But the difference between the ideals of Christian peoples and that of other nations lies only in this: that, in Christianity, the law of love had been expressed so clearly and definitely as has never been expressed in any other religious doctrine; that the Christian world had solemnly accepted that law, although at the same time it had permitted the employment of violence and on that violence it had constructed their whole life. Consequently, the life of the Christian peoples is an absolute contradiction between their profession and the basis of their life; contradiction between love recognised as the law of life, and violence recognised as inevitable in different departments of life: like Governments, Tribunals, Army, etc., which are recognised and praised. That contradiction developed with the inner development of the Christian world and has attained its paroxysm in recent days.

At present, the question poses itself evidently in the following manner: either it must be admitted that we do not recognise any discipline, religious or moral, and that we are guided in the organisation of life only by the law of force. Or that all the taxes that we exact by force, the judicial and police organisations. And, above all, the army must be abolished. This spring, in the religious examination of a secondary school of girls in Moscow. The Professor of Catechism, as well as the Bishop, had questioned the young girls on the Ten commandments and above all on the sixth “Thou shalt not kill”.

When the examiner received a good reply, the Bishop generally paused for another question: Is killing proscribed by the sacred Law always and in all cases? And the poor young girls perverted by their teachers must reply: No, not always; killing is permitted during war, and for the execution of criminals. However, one of those unfortunate girls, (what I relate is not a fiction but a fact that has been transmitted to me by an eyewitness) having been asked the same question, “Is killing always a crime?” was moved deeply, blushed and replied with decision “Yes, always.” To all the sophisticated questions habitual to the Bishop, she replied with firm conviction: killing is always forbidden in the Old Testament as well as by Christ, who not only forbids killing but all wickedness against our neighbours. In spite of all his oratorical talent and all his imposing grandeur, the Bishop was obliged to beat a retreat and the young girl came out victorious. Yes, we can discuss in our journals the progress in aviation and such other discoveries, the complicated diplomatic relations, the different clubs and alliances, the so-called artistic creations, etc., and pass in silence what was affirmed by the young girl.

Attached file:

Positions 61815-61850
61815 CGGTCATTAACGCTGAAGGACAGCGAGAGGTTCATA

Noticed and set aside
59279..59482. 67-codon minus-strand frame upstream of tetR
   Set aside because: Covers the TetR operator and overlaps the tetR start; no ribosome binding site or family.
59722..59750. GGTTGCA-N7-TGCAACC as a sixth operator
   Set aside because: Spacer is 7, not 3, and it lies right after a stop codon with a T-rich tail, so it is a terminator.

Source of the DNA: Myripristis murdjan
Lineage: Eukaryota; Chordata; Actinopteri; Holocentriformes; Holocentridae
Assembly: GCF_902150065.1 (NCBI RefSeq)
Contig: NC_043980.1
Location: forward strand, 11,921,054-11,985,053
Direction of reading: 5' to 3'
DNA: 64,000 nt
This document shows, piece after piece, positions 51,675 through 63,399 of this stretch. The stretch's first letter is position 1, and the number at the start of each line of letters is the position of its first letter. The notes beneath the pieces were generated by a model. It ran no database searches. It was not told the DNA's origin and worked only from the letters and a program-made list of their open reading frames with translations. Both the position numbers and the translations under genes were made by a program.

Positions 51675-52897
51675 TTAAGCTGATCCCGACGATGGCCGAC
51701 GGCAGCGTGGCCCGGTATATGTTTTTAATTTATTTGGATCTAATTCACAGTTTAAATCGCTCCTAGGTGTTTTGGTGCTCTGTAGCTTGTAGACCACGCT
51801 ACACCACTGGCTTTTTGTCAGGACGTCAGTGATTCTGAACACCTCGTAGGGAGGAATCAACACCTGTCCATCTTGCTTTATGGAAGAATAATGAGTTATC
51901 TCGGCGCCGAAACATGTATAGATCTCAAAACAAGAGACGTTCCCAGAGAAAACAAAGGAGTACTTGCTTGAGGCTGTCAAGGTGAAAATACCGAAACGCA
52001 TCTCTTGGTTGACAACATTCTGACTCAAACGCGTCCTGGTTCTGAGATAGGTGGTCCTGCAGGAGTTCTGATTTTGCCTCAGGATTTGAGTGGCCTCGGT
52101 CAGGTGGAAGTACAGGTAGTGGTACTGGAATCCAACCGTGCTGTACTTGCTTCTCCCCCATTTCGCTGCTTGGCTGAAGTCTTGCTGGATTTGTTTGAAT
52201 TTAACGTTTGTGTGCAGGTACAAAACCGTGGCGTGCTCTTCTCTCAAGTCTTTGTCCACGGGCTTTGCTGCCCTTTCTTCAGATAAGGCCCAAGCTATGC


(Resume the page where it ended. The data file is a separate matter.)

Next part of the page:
But silence is futile in such cases because everyone in this Christian world is feeling the same, more or less vaguely, like that girl. Socialism, Communism, Anarchism, Salvation Army, the growing criminalities, unemployment and absurd luxuries of the rich, augmented without limit, and the awful misery of the poor, the terribly increasing number of suicides-all

these are the signs of that inner contradiction which must be there and which cannot be resolved; and, without doubt, can only be resolved by acceptation of the law of love and by the rejection of all sorts of violence. Consequently, your work in Transvaal, which seems to be far away from the centre of our world, is yet the most fundamental and the most important to us. Supplying the most weighty practical proof in which the world can now share and with which must participate not only the Christians but all the peoples of the world. I think that it would give you pleasure to know that with us in Russia, a similar movement is also developing rapidly under the form of the refusal of military services augmenting year after year. However, small may be the number of your participators in non-resistance and the number of those in Russia who refuse military service.

Both the one and the other may assert with audacity that “God is with us” and “God is more powerful than men”. Between the confession of Christianity, even under the perverted form in which it appears among us Christian peoples. And, the simultaneous recognition of the necessity of armies and of the preparation for killing on an ever-increasing scale. There exists a contradiction so flagrant and crying that sooner or later, probably very soon. It must invariably manifest itself in utter nakedness; and it will lead us either to renounce the Christian religion.

And to maintain the governmental power, or to renounce the existence of the army and all the forms of violence which the state supports and which are more or less necessary to sustain its power. That contradiction is felt by all the governments, by your British Government as well as by our Russian Government. And, therefore, by the spirit of conservatism natural to these governments, the opposition is persecuted, as we find in Russia as well as in the articles of your journal, more than any other anti-governmental activity. The governments know from which direction comes the principal danger and try to defend themselves with a great zeal in that trial not merely to preserve their interests but actually to fight for their very existence.

With my perfect esteem,

LEO TOLSTOY